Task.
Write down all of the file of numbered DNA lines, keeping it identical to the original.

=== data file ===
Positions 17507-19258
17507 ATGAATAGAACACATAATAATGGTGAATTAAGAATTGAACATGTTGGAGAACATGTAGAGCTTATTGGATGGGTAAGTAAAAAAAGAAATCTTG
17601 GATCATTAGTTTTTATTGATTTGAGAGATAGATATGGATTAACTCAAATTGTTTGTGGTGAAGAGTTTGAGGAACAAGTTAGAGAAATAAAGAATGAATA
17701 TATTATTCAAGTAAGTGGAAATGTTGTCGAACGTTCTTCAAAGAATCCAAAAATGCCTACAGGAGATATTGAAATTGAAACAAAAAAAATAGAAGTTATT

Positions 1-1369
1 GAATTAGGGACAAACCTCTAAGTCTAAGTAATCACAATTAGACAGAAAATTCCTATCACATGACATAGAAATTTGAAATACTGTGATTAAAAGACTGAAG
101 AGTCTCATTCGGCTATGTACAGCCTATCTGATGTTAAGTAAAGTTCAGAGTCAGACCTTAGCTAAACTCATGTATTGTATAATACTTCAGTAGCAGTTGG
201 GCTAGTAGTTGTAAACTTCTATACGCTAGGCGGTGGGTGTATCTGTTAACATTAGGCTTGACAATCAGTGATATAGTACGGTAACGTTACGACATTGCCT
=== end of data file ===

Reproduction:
Positions 17507-19258
17507 ATGAATAGAACACATAATAATGGTGAATTAAGAATTGAACATGTTGGAGAACATGTAGAGCTTATTGGATGGGTAAGTAAAAAAAGAAATCTTG
17601 GATCATTAGTTTTTATTGATTTGAGAGATAGATATGGATTAACTCAAATTGTTTGTGGTGAAGAGTTTGAGGAACAAGTTAGAGAAATAAAGAATGAATA
17701 TATTATTCAAGTAAGTGGAAATGTTGTCGAACGTTCTTCAAAGAATCCAAAAATGCCTACAGGAGATATTGAAATTGAAACAAAAAAAATAGAAGTTATT

Positions 1-1369
1 GAATTAGGGACAAACCTCTAAGTCTAAGTAATCACAATTAGACAGAAAATTCCTATCACATGACATAGAAATTTGAAATACTGTGATTAAAAGACTGAAG
101 AGTCTCATTCGGCTATGTACAGCCTATCTGATGTTAAGTAAAGTTCAGAGTCAGACCTTAGCTAAACTCATGTATTGTATAATACTTCAGTAGCAGTTGG
201 GCTAGTAGTTGTAAACTTCTATACGCTAGGCGGTGGGTGTATCTGTTAACATTAGGCTTGACAATCAGTGATATAGTACGGTAACGTTACGACATTGCCT